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DOJ Antitrust Suit Against Google May Force Tech Giant to Sell Chrome



With the presidential election looming, the Department of Justice (DOJ) appears to be determined to strike Big Tech as soon as possible.

The DOJ could file an antitrust lawsuit against Google in the coming weeks, and may force the company to sell its dominant Chrome browser, according to a Politico story on Saturday.

“Justice Department and state prosecutors investigating Google for alleged antitrust violations are considering whether to force the company to sell its dominant Chrome browser and parts of its lucrative advertising business, three people with knowledge of the discussions said Friday,” Politico reported. 

“In the advertising investigation, DOJ and state attorneys general have asked rivals and other third parties for their views on which businesses Google should have to sell,” Politico’s sources reportedly said. 

The DOJ began its antitrust investigation into Google last year. In September, the DOJ briefed state attorneys general on the matter. Attorney General William Barr had originally hoped to bring the case by the end of September.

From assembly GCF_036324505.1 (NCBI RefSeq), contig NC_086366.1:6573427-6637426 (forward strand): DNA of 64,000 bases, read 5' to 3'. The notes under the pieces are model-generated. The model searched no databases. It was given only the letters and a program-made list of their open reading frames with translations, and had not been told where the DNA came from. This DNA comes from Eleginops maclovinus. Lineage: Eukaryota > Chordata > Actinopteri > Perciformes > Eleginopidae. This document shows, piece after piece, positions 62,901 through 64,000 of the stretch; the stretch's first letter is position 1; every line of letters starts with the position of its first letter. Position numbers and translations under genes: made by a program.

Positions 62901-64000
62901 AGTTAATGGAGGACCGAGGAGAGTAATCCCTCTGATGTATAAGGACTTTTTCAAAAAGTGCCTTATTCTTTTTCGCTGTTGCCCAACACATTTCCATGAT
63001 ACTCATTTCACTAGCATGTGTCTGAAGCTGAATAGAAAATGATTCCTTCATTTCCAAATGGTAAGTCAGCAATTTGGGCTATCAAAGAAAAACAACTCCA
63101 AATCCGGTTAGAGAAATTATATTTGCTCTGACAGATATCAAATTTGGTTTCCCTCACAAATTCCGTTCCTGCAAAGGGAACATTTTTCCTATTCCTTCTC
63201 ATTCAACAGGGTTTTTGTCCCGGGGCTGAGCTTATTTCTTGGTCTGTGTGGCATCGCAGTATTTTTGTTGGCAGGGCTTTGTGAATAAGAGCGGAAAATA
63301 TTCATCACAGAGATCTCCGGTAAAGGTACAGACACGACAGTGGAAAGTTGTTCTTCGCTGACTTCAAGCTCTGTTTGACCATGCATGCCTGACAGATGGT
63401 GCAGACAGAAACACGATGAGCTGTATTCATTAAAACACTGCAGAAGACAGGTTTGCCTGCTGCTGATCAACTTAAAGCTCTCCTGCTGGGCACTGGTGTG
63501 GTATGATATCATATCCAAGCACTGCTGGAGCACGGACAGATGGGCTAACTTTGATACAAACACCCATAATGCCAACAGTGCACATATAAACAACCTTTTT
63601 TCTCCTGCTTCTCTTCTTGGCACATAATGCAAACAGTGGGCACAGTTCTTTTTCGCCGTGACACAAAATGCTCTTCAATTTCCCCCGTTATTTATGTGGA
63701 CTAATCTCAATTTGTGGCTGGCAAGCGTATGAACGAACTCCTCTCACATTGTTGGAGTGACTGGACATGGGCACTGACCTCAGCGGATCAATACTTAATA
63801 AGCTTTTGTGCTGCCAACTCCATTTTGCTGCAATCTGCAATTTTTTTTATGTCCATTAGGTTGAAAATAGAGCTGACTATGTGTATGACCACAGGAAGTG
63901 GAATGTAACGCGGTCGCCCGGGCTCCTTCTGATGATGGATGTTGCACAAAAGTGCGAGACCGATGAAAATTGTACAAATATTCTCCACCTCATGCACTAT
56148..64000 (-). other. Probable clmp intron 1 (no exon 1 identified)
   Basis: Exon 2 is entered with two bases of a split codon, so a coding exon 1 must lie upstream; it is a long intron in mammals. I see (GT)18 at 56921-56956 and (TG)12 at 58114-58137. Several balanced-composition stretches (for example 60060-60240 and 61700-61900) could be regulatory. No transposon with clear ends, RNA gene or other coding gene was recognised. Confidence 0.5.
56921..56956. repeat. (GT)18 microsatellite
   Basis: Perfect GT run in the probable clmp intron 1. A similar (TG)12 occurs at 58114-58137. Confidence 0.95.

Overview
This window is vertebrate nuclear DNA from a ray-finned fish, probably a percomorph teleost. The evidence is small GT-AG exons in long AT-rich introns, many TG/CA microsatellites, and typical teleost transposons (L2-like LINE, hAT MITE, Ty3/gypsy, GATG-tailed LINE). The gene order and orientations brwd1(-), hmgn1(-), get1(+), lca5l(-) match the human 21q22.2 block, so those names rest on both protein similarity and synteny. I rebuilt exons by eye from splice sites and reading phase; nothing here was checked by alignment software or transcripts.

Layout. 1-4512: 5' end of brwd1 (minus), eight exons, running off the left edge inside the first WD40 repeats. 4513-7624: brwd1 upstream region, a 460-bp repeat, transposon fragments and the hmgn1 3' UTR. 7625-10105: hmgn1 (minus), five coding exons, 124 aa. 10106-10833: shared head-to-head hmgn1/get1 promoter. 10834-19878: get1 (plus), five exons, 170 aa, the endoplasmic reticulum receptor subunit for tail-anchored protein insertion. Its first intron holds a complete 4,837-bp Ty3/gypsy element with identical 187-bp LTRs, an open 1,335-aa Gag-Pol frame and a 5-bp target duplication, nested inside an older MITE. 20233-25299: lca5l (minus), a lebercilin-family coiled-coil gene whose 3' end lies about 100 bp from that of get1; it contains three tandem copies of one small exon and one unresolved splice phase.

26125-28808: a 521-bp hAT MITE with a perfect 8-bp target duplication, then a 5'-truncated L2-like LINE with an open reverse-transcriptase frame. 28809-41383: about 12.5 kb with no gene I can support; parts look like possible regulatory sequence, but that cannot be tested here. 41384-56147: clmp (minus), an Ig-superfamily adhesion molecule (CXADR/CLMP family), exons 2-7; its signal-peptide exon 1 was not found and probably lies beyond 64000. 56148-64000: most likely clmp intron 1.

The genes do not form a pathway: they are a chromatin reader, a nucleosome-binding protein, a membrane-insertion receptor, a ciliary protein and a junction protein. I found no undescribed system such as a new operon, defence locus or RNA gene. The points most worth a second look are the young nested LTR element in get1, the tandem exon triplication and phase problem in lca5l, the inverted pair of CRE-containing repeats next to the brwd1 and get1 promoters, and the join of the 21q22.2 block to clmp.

According to Politico, “Spokespeople for Google and the Justice Department declined to comment Friday.”

Last month, a representative from Google faced off with the Senate Subcommittee on Antitrust, Competition Policy, and Consumer Rights. Senators Mike Lee (R-UT), Josh Hawley (R-MO), and Ted Cruz (R-TX) grilled Google’s President of Global Partnerships and Corporate Development Don Harrison on Google’s anti-conservative bias and the company’s business practices. “If Google isn’t dominant, why does it have the power to demand of a media publisher it disagrees with that it take down the comments site and why does it expect immediate obedience?” Cruz asked Harrison at the hearing. 

Conservatives are under attack. Contact Google at 1-650-253-0000 and demand that the platform provide transparency: Companies need to design open systems so that they can be held accountable, while giving weight to privacy concerns. If you have been censored, contact us at the Media Research Center contact form, and help us hold Big Tech accountable.



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